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As man carries on to manipulate more and more of his environment for his own gain, there will always be people who say "No". These are the people that buy organic food and oppose all genetic engineering. Some might call them luddites.

There are many good reasons for man to manipulate his environment for his own gain. As an example, let's take the common potato. The potato is a product of X million years selfish evoloution. While it has a lot to offer man, it is not the perfect dietry starch solution. There are certain factors of it which, through genetical modification, man could improve - growth rate, nutritional content, size. By improving these properties, we would be able to feed more people with less potatoes - thus decreasing the number of vegetables subjected to the terrible thrall of farming.

However, friend luddite will not have this. He would rather go and pay a huge mark-up for organic food that has negligible benefit. Why is it that some people have such a problem with technology and man altering the environment?

Firstly, I will present my view of man-made things versus natural things (although I started in that somewhat bias paragraph about potato farming above). Some people find a lot of beauty in nature (see here). I think most of us at least express a little awe when seeing the Niagra Falls or something similar.

But there's one thing that the people who really love nature have to realise. I, and others like me, find the same thing you find in nature in man's accomplishments. I see a forest, and I see an ecosystem where animals and plants live in symbiosis. It's a product of the combined evoloution of various organisms. It just happened.

Then I see the Internet. Poor analogy? Bear with me. When I see the Internet, I see technical brilliance. This didn't just happen, it is the product of something that started years ago with the telegraph, then became the telephone, and finally became the collection of protocols and software products I see now. That, to me, is beauty. A forest just can't compete.

Some people see the Internet as a bad thing. A lot more people would think like this if it was more "in your face" than it currently is - most people can just get on with their lives and ignore it if they don't want to.

Now, forget about the Internet. Let's shift the focus to genetic engineering. This is a hot topic, a lot of people are effected by it because suddenly these products are popping up in their shops that have been modified. There are two ways to react to this situation. Some people, like me, look at it and think "Wow, what an achievement. Man can now alter life itself to aid the populace of humanity and strive further for excellence." The other people, the luddites, look and say "This is un-natural - man should not alter his environment. Let's buy organic food!".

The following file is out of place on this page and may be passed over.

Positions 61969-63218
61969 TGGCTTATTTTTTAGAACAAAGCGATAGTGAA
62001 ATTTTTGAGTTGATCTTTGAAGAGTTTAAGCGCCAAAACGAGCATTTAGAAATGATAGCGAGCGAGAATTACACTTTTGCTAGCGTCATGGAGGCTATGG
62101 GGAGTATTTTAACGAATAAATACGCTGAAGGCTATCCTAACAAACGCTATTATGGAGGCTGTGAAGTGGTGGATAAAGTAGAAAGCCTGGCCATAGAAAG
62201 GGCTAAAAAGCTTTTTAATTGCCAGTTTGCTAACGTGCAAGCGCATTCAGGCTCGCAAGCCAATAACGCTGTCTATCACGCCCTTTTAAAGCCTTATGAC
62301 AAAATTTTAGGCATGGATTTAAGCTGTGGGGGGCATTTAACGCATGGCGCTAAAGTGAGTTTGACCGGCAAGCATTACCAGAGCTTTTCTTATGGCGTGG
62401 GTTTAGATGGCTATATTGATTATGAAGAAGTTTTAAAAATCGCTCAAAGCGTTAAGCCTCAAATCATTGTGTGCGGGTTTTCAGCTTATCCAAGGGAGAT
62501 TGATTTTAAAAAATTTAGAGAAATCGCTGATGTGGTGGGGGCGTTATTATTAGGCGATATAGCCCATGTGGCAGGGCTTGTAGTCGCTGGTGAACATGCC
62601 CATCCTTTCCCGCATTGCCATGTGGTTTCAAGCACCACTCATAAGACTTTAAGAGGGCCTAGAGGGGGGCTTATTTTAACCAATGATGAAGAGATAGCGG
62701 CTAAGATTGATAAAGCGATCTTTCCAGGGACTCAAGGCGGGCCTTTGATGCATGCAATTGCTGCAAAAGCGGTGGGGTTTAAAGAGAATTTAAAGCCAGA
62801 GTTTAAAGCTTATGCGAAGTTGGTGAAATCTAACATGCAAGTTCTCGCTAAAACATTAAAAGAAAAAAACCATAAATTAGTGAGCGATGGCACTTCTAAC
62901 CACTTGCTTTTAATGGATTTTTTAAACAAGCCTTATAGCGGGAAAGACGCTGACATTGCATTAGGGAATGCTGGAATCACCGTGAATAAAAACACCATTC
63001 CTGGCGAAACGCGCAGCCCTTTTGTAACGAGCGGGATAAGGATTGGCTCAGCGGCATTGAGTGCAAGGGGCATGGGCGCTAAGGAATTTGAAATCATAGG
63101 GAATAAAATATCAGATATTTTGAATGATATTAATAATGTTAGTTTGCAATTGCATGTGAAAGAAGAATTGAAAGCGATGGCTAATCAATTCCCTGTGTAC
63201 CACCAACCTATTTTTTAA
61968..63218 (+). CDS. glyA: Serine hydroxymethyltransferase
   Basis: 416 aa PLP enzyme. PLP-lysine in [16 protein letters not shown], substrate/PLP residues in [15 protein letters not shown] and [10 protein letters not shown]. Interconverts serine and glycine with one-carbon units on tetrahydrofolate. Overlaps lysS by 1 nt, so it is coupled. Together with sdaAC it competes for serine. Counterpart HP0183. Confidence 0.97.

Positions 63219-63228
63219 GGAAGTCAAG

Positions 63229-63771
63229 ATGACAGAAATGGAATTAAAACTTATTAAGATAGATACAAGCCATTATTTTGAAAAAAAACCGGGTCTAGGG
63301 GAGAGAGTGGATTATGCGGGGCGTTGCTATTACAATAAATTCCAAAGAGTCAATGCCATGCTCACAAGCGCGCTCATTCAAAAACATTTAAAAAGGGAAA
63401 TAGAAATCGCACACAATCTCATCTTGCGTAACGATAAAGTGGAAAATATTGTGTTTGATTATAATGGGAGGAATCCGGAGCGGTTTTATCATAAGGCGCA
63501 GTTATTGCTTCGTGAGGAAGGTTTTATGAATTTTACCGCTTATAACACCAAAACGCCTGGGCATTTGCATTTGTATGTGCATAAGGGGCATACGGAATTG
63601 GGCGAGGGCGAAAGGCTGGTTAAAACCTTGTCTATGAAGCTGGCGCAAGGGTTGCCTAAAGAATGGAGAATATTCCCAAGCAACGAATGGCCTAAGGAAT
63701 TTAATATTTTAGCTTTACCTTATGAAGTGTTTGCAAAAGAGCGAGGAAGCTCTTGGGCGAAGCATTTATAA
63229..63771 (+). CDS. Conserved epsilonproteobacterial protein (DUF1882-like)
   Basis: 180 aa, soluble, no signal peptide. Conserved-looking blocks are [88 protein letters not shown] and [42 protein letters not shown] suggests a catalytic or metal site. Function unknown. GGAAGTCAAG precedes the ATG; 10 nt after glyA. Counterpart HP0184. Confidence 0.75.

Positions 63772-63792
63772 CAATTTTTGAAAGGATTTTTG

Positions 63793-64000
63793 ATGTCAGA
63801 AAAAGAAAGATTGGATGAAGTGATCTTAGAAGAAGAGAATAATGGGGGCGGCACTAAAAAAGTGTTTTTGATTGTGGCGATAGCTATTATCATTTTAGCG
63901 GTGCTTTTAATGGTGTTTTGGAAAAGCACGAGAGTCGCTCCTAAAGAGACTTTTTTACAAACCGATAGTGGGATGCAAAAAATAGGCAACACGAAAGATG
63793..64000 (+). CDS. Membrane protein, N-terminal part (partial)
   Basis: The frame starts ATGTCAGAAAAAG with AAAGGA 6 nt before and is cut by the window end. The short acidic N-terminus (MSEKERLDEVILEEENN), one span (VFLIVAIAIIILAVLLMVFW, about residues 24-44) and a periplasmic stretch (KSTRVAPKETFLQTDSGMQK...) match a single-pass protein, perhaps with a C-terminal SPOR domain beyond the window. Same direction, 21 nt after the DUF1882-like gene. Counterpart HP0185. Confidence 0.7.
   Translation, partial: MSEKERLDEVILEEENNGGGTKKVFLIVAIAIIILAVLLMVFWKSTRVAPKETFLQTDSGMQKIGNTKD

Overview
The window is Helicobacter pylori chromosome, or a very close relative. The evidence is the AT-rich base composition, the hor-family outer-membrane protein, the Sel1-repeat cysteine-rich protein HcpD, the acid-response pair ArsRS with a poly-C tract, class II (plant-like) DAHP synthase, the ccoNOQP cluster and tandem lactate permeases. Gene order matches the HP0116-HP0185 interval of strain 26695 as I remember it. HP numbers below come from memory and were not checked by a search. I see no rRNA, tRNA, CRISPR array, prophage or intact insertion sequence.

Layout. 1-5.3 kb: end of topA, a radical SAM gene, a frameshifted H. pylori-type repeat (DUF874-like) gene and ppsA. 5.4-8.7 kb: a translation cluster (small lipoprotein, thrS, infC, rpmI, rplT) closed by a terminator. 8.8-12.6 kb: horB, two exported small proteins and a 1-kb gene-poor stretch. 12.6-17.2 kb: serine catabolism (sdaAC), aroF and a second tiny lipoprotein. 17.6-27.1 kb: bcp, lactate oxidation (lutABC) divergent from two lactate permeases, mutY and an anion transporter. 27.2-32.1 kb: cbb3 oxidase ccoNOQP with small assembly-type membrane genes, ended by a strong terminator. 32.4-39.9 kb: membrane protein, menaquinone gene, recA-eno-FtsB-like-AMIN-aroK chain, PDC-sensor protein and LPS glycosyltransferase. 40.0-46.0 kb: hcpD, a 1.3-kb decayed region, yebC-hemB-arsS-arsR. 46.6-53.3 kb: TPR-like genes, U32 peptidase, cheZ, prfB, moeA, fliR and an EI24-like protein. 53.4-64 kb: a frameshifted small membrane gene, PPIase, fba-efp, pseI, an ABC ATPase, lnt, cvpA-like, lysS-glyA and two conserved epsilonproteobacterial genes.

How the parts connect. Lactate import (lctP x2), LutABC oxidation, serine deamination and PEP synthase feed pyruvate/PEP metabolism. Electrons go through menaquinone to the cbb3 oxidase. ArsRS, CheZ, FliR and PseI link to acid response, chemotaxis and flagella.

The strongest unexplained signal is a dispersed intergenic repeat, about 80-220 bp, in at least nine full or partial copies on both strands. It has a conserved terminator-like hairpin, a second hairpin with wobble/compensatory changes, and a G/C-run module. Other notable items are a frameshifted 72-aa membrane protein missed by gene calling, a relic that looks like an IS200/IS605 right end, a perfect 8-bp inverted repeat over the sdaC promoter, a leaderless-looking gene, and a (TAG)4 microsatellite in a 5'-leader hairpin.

What makes people think like this? What makes people favour things that are "natural" over things that are optimised for man? (This excludes people who have genuine, scientific concerns about the safety of an activity).

One of the biggest reasons is that lately it's become cool to care about the environment and generally be against technology. A lot of people think caring about the environment means favouring it over mankind, and hence anything that seems to alter the environment for mankind is bad. This fad also extends to the romanticism surrounding the so-called noble savage - the primitive man that lived in harmony with the environment and was in touch with the living world. Yeah, right. Primitive man did as much damage to the environment as his puny technology would allow. These people understood the bottom line - they lived in a world where the basic needs of live where not readily available. A world where they are can make us blind to the needs of mankind - this leads to people thinking that we can feed the population of the world without artificial pesticides and chemicals. We can't. They think these artificial products are just tools of capitalism used to make fat cats richer. They aren't. We need this stuff to feed people, don't forget that.

Another reason is that things like genetic engineering and other technology means the world is going to change. Most people don't like change unless they're the people implementing it - change increases the amount of new information in the Universe, and this can mean problems for people who don't understand it. "Natural" things seem the most basic and easy to understand, and this is why people favour natural things. Almost anyone can understand what you have to do to grow and eat the common potato. But engineer it for increased crop yield and disease immunity? No way.

Most new technology will be opposed by some religion or other. There's no reasoning with these people - although you can reason with people who have objections based on logical moral philosophy.

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